• Yash

                        Yash New LVC Member

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                        Theres a leak in my roof, I haven’t been able to fix it completely. Although it is odd the storage part of the trunk is rusted to hell
                         
                      • 04_Sport_LS

                        04_Sport_LS Dedicated LVC Member

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                        If it's bright orange powdery rust... that would indicate salt water damage.
                         
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                        • Yash

                          Yash New LVC Member

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                          So here's an update:

                          I reinstalled the old upstream sensors that were originally on my cats and all the codes went away. I kept the cheap sensors I got from amazon on the downstream connections. I reset the codes and they didn't come back for 100s of miles. BUT the engine started idling very low (750 RPM) which I knew was not good. When I first bought it the car idled at 1500 RPM.

                          You guys were totally right about using cheap oxygen sensors. It's causing more problems for my car now. When I start it up it has no power and doesn't want to drive. RPMs are super low and it wants to bog out. I have to put it into 1st or 2nd gear to get it driving properly. I am getting a P0301 Cylinder 1 misfire detected and P0316 Engine misfire detected on startup (first 1000 revolutions) in addition to the P0430 Catalyst system efficiency below threshold.

                          Can you guys recommend the right/quality oxygen sensors for this car? Downstream and Upstream. I should've done it right the first time.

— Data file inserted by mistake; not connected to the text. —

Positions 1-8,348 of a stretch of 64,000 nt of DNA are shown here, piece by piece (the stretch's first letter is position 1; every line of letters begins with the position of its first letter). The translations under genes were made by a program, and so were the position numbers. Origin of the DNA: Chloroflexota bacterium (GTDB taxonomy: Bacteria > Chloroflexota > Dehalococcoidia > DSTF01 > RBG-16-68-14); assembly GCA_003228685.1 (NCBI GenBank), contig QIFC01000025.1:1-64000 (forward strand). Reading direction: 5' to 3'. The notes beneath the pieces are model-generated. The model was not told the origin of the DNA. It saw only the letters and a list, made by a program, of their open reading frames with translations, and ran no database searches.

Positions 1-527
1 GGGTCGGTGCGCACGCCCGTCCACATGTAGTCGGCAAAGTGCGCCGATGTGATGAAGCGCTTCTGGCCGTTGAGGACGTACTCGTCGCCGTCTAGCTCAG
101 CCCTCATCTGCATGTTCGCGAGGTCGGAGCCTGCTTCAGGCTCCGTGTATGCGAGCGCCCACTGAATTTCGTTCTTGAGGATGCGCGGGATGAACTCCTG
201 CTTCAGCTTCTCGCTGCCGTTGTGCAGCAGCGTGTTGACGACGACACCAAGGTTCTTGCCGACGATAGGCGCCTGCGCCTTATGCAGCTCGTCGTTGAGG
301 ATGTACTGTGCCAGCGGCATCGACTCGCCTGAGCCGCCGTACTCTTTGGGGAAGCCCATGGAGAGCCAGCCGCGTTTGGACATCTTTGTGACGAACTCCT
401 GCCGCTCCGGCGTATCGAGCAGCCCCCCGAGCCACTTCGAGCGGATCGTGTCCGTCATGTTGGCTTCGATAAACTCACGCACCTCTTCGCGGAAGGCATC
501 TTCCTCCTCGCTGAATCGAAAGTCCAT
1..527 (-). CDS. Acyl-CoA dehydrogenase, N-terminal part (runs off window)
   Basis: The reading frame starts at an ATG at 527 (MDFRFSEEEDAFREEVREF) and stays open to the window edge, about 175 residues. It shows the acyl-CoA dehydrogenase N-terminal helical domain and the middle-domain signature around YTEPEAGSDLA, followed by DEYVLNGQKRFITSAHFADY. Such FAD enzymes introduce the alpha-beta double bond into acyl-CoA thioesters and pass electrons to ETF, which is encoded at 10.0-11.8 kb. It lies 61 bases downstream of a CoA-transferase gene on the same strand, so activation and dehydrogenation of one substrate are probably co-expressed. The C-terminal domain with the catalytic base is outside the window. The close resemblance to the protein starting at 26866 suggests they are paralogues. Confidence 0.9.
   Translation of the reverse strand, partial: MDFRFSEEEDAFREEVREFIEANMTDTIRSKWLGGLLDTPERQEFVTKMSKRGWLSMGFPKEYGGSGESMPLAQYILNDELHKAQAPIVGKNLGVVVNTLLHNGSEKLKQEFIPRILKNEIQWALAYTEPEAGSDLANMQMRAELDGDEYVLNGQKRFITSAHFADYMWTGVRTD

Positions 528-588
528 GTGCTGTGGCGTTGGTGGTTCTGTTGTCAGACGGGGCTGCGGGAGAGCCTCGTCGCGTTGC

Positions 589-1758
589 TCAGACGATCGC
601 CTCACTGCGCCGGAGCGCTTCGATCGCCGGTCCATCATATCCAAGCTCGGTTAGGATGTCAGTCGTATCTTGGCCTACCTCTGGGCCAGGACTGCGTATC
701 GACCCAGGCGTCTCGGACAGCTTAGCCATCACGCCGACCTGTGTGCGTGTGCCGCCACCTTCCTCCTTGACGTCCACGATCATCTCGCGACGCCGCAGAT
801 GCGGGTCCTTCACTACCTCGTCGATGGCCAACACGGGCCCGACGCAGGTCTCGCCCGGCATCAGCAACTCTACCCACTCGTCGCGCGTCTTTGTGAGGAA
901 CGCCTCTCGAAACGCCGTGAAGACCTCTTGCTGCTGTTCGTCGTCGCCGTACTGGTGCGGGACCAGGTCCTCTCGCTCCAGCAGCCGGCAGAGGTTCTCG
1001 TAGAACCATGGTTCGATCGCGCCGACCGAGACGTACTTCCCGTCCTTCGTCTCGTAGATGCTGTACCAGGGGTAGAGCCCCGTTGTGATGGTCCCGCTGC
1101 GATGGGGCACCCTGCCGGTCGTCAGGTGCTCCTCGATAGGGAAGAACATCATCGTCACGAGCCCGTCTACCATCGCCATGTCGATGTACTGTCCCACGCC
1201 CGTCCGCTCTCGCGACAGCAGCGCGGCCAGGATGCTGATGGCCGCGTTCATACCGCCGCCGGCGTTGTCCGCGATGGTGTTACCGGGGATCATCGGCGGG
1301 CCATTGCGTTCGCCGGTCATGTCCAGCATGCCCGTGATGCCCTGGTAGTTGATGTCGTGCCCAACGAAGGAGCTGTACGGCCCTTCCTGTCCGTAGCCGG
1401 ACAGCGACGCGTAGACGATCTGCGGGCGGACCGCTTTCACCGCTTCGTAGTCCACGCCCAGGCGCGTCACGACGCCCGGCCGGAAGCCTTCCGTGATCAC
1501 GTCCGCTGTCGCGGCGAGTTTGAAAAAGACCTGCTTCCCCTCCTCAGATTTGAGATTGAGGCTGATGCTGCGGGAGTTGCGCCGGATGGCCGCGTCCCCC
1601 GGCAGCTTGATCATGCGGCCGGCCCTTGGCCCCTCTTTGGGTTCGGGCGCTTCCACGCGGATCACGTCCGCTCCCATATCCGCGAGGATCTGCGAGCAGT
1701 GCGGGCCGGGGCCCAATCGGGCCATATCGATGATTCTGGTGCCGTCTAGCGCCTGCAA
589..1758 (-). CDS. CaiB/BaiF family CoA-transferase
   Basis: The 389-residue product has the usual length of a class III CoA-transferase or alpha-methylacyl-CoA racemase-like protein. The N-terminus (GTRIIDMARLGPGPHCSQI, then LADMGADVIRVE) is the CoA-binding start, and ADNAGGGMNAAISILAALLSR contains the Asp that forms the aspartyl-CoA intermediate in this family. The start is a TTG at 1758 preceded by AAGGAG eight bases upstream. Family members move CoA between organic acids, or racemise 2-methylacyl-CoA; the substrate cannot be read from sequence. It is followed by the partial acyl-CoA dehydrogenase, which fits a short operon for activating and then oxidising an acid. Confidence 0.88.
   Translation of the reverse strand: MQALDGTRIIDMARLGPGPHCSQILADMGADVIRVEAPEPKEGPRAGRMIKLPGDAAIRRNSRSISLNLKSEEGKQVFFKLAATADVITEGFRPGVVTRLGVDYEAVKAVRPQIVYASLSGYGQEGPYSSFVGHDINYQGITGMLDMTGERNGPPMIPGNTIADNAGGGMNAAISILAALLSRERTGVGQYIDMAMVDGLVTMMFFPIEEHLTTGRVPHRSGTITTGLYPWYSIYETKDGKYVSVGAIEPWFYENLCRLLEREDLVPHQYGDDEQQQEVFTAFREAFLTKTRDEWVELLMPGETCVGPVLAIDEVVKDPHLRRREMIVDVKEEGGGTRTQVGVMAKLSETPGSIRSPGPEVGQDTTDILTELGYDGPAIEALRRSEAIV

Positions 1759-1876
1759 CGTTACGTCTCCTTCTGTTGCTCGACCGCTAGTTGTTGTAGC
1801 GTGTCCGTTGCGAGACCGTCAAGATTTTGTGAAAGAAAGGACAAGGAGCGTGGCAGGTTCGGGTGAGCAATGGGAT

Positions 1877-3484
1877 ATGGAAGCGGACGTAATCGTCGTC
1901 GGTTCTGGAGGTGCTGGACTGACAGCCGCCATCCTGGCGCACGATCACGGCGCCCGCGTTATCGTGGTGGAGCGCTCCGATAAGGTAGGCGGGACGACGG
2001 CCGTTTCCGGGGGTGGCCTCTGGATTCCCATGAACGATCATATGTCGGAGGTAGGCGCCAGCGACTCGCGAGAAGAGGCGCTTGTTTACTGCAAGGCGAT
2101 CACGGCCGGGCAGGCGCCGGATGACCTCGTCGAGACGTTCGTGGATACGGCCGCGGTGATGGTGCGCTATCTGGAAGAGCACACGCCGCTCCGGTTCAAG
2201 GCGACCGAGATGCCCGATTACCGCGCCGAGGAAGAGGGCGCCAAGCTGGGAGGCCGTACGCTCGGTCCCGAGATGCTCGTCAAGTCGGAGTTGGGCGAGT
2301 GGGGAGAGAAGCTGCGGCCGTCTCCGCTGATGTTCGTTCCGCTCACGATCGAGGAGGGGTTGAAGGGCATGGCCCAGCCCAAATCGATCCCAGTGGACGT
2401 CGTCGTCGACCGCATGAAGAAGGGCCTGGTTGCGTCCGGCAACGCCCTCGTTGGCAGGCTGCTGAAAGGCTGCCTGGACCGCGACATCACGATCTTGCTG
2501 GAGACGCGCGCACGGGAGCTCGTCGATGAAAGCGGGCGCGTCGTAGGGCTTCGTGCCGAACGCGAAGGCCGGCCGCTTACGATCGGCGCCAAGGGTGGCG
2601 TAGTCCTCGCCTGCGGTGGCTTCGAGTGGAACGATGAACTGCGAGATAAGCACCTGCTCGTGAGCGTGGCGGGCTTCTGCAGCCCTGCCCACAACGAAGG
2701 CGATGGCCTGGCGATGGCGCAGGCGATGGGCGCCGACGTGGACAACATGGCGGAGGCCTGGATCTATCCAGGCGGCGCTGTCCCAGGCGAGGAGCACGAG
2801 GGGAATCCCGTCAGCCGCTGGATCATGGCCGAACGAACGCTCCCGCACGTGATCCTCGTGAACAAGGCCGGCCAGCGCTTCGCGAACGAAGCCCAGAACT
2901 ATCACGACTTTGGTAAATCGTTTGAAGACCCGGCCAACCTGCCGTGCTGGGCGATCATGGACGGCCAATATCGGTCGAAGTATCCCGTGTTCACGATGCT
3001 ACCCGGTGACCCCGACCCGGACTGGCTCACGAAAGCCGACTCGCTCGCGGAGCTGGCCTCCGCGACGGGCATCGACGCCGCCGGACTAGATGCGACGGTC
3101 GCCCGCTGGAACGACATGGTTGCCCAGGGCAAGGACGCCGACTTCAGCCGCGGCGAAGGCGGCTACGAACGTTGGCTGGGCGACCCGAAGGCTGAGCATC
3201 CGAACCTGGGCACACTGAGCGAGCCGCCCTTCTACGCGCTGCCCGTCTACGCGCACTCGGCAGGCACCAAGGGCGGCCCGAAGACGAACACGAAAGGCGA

• joegr

                          joegr Dedicated LVC Member

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                          750 is correct for a warm engine. Even a cold one requires less than a minute before it drops to 750. 1500 indicates a big problem.
                           
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                          • 04_Sport_LS

                            04_Sport_LS Dedicated LVC Member

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                            I also would suspect that the previous owner had coil problems... and drove it that way for a while... which caused the dumping of raw gas into the CATS... and is why you are getting catalyst efficiency codes for the converter. The previous owner probably unloaded the car when he/she got sticker shock from new cat prices.

                            Aside from this... I will add that cheap parts and shortcuts never work out well for the LS... or the owner.